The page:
Find in this page an in-depth analysis of latest COVID-19 recommendations in colorectal cancer published worldwide.
Read how precision medicine with tools such as Immunoscore® can be useful in improving patient triage without impacting their clinical outcomes.
In response to the COVID-19 pandemic, the major international cancer societies and national health authorities have issued a flurry of guidelines for the management of cancer patients. In addition to stressing reinforced hygiene practices and particular ethical considerations, these guidelines recommend reducing exposure of cancer patients to the SARS-Cov-2 virus by reprioritising treatments on the basis of urgency and likelihood of recovery and thereby optimise hospital resources.
Date first issued
|American College of Surgeons3||13 March 2020|
|NCCN6||18 March 2020|
|NHS4||23 March 2020|
|Official French guidelines5||25 March 2020|
|ESMO2||9 April 2020|
|ASCO1||28 April 2020|
Although a number of specific guidelines for colorectal cancer (CRC) management in the current context have been published, for example, the ACS 7 and the NCCN 8 these do not cover patient triage using biomarkers in detail. However, the following guidelines include precision medicine in CRC with tumour immune response testing in order to best identify patients likely to respond to treatment and to optimise treatment schedules, and thus minimise hospital visits:
Chemotherapy in early stage (II, III) colon cancer 9
These recommendations were issued by experts from 10 centres across the USA, offering practice tips in gastro-intestinal oncology to minimise patient risk:10
This reference centre for gastro-intestinal cancer, in collaboration with the Colorectal Cancer Alliance has issued comprehensive CRC management guidelines for the COVID-19 era, recommending precision medicine with immune response biomarkers as pragmatic solutions for optimising treatment:11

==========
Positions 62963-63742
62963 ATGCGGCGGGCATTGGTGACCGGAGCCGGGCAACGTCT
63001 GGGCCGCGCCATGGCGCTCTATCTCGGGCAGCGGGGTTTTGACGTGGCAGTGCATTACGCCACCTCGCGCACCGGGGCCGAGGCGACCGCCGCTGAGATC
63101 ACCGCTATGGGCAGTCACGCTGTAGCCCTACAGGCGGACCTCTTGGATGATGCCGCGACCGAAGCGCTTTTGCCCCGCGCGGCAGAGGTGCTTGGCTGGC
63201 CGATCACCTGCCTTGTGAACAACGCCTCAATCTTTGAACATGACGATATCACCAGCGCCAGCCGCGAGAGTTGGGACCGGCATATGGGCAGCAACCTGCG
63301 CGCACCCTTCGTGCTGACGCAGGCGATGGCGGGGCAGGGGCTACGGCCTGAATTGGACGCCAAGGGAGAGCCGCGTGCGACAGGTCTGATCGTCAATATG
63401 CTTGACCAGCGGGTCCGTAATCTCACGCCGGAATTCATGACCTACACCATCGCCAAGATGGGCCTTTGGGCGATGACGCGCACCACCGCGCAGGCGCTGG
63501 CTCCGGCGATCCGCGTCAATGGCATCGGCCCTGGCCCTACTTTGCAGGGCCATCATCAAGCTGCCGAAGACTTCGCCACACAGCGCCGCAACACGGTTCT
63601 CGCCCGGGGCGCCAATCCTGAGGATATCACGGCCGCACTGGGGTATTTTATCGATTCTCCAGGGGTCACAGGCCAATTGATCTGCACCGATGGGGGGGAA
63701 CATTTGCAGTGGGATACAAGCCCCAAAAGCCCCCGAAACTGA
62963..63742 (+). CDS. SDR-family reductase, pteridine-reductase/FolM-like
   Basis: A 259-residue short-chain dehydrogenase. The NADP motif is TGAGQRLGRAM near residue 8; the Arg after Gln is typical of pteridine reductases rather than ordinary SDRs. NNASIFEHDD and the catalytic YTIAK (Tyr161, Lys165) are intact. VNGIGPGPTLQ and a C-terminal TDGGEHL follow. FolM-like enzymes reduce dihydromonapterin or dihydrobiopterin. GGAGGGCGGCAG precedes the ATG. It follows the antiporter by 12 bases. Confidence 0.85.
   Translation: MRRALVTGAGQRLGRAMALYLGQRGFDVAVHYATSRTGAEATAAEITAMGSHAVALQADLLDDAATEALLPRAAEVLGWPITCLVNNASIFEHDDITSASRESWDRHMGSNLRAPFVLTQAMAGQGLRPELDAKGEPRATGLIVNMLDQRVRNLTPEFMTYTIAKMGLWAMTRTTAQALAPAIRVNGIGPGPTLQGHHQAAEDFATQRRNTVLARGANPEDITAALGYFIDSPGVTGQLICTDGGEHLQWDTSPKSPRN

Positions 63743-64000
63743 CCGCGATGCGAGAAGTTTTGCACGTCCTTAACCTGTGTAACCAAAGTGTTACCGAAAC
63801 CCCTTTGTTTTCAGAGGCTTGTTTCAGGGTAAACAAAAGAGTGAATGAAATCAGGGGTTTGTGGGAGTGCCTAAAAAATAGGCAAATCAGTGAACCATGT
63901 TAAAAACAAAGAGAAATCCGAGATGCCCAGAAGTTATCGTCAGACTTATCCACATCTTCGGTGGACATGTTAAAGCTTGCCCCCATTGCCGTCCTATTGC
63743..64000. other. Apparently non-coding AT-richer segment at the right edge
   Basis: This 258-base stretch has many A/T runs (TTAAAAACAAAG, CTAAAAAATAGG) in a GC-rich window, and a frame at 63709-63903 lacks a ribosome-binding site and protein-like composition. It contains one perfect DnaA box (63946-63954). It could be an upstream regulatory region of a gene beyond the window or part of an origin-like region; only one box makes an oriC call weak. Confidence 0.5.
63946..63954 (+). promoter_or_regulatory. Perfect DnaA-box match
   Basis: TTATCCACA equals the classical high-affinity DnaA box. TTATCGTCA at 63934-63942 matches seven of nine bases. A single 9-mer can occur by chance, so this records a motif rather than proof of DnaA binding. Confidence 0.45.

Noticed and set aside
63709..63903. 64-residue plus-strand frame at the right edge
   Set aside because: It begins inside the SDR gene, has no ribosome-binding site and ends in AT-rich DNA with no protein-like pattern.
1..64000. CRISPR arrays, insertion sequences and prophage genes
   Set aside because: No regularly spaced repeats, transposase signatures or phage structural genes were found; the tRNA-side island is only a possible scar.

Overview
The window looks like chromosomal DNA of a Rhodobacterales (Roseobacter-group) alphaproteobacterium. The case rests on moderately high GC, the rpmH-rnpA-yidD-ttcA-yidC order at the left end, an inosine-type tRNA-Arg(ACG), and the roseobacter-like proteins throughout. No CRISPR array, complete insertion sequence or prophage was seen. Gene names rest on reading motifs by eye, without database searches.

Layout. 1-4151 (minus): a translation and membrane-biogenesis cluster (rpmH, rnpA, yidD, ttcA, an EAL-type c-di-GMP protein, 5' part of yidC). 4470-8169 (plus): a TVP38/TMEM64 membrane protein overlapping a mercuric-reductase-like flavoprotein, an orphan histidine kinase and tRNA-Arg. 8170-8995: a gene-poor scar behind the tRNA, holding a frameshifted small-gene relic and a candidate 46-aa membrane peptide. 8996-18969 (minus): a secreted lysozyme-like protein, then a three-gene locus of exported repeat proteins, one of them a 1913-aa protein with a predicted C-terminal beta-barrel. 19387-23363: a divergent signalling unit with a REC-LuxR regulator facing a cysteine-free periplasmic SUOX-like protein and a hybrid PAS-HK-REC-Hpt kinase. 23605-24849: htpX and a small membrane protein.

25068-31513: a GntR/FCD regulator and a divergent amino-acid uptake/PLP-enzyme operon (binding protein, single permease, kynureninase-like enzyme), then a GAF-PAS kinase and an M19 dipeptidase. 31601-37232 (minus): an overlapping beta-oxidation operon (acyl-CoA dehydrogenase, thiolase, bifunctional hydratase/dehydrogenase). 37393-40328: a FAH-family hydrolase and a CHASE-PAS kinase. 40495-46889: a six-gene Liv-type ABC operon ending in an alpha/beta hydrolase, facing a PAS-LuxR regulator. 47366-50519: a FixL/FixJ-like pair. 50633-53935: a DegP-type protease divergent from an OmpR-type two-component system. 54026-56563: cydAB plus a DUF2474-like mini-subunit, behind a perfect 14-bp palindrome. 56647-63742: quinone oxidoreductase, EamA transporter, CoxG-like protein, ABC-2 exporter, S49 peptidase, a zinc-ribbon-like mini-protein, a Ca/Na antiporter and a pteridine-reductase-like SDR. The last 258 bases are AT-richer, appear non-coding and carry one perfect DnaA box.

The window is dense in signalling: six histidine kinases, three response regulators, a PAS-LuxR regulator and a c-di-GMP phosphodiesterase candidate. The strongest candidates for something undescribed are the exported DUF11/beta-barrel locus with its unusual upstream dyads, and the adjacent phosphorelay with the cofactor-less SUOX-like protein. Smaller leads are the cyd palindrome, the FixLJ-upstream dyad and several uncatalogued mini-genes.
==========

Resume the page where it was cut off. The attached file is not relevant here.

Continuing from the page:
Although it has not yet been validated in a robust clinical trial, circulating tumour DNA (ctDNA) has been shown to be effective in identifying those early stage CRC patients who are likely to relapse.12 A positive tumour DNA test should thus compel the initiation of chemotherapy, even during the pandemic.11 Conversely, Immunoscore® is effective in identifying early-stage colon patients for whom 3 months of adjuvant treatment will be as effective (non-inferior) as 6 months of treatment, and has been validated in major clinical study.13
This is an independent paper published by one of the most renown LATAM cancer centers, located in Argentina.
They are experienced with Immunoscore®. They requested the test for covid period and regarding the ability of the test in chemotherapy descalation and triage, they consider that Immunoscore® helps achieve the official guidelines’ objectives for covid. The paper is written in the same journal where a previous American paper was published about precision medicine tools including IS® and covid times requirements.